A Singapore-based food giant has begun accepting payments in cryptocurrencies for its services.
Dubbed as Kopitiam, the 1988-born company operates food courts in shopping malls across Singapore. It introduced a new technology-friendly branch called KOPItech in June in a newly-refurbished Funan mall. The division reportedly allows customers to recharge their food payment cards using self-service kiosks via a variety of payment options, one of which is cryptocurrency.
Kopitiam’s chief executive officer Alden Tan told Business Insider Singapore that he has been curious about the potential of nascent payment technology. He admitted that the cryptocurrency-enabled kiosks in Funan mall are their attempt to tap a growing section of “tech-savvy customers.”
“Allowing cryptocurrencies will help us to learn more about this segment of the payment system,” Mr. Tan added. “This group of customers may grow in the future, so this is what we want to attract. We are always mindful of how we could add more customers to the foodcourt.”
Weekly Cryptocurrency Holders
Mr. Tan stated that KOPItech would serve as a yardstick to understand the demand for automated food courts in Singapore. The senior executive confirmed that if the Funan mall branch brings out the desired results, Kopitiam will expand similar technology solutions across other malls in the country, taking the cryptocurrency payment option alongside.
“From the data analysis, we will be able to think of something that can serve them more, be it offering food delivery, or expanding on some payment mode that I think will bring more customers to the outlet,” Mr. Tan added.
Kopitiam will accept three cryptocurrencies in the trial run, which are bitcoin, ether, and a relatively unknown creatanium.
The company clarified that it would hold the cryptocurrency payments for a week. After the said period, a FinTech partner, which Kopitiam didn’t name, would convert the cryptocurrency holdings for fiat. The move would make Kopitiam one of the first mainstream companies that will trial cryptocurrency payments while speculating on them as tradable assets.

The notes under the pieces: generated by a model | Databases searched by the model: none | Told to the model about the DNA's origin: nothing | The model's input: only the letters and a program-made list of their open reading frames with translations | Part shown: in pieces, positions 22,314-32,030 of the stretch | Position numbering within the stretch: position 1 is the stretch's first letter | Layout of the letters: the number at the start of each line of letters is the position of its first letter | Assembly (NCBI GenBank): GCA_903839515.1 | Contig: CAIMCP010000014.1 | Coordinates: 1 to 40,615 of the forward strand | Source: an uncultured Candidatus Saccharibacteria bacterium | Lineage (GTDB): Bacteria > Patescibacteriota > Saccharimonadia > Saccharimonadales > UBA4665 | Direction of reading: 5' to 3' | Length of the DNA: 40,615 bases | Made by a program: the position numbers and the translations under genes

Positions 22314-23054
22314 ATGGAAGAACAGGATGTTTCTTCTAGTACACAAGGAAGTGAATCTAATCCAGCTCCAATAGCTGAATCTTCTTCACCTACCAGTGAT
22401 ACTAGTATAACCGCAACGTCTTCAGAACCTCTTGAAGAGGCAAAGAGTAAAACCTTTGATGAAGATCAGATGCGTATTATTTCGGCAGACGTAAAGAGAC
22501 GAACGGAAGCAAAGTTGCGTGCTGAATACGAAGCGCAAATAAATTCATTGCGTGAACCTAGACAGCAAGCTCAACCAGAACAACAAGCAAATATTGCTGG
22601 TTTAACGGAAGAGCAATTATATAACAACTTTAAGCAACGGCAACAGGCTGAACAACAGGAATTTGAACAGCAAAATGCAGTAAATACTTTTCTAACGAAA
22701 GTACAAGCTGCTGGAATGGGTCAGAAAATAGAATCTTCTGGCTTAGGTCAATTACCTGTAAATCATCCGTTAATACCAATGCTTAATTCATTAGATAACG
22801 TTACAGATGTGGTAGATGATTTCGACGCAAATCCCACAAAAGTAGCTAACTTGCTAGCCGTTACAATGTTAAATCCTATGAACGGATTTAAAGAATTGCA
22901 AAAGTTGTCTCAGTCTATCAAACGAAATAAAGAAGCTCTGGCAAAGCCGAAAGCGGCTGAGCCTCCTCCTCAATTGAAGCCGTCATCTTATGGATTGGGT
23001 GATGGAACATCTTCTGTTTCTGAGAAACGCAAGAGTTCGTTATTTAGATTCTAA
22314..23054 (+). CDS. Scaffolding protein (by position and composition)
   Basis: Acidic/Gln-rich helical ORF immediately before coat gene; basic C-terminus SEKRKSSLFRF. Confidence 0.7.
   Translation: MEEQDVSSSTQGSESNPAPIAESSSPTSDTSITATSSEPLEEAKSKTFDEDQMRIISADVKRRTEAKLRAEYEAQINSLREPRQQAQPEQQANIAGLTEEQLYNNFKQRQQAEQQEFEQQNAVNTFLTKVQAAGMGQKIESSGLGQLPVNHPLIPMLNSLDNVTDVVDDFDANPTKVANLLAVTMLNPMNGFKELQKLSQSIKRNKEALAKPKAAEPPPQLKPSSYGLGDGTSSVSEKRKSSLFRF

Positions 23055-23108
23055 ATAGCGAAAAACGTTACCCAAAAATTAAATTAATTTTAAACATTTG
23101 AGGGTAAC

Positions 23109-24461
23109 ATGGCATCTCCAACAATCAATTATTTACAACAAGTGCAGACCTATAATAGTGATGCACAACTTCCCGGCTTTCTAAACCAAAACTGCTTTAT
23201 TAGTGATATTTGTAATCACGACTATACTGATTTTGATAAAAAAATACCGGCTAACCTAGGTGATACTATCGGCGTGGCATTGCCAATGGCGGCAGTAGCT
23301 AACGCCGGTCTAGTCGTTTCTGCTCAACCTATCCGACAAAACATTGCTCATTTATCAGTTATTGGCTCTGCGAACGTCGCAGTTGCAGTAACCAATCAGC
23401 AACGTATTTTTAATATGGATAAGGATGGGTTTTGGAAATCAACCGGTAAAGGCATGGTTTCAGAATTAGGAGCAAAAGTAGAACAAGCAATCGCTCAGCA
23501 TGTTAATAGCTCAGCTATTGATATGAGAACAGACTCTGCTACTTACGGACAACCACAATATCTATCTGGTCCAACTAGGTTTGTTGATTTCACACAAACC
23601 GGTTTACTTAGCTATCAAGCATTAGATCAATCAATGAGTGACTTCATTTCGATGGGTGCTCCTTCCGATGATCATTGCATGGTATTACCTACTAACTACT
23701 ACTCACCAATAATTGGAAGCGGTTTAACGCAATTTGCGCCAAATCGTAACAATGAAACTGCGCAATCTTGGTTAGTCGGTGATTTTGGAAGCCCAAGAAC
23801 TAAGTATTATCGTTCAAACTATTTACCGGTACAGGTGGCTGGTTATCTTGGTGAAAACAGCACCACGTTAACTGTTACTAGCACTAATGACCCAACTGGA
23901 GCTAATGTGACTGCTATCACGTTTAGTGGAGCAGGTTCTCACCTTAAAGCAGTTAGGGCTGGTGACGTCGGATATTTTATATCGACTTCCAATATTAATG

At the same time, the company has stated that stallholders would receive the payments in Singapore Dollars in real-time.
Crypto Acceptance Rising Again
Kopitiam’s announcement follows a string of events in which companies have dropped cryptocurrency payment option from their profiles. They include Dell, Expedia, Microsoft, Stream, Stripe, and many others.
Stripe, in its blog post last year, criticized bitcoin, the world’s leading cryptocurrency by market cap, for its slower transaction rate, higher fees, and wild price volatility than a traditional payment method.
“For a regular Bitcoin transaction, a fee of tens of U.S. dollars is common, making Bitcoin transactions about as expensive as bank wires,” wrote Stripe.
Despite its shortcomings, bitcoin and similar cryptocurrencies have witnessed a rise in merchant-level adoption in 2019. In March, for instance, five-star Dolder hotel and Autohaus Kessel car dealer announced that they would introduce a crypto payment option. In another event, US-based food and drug retailer Kroger dumped Visa services to consider a Lightning Network-based bitcoin payment option.
The cryptocurrency market’s valuation in 2019 surged by as much as $210 billion. It includes bitcoin, whose market cap soared from $66.8 billion to as much as $212 billion in 2019.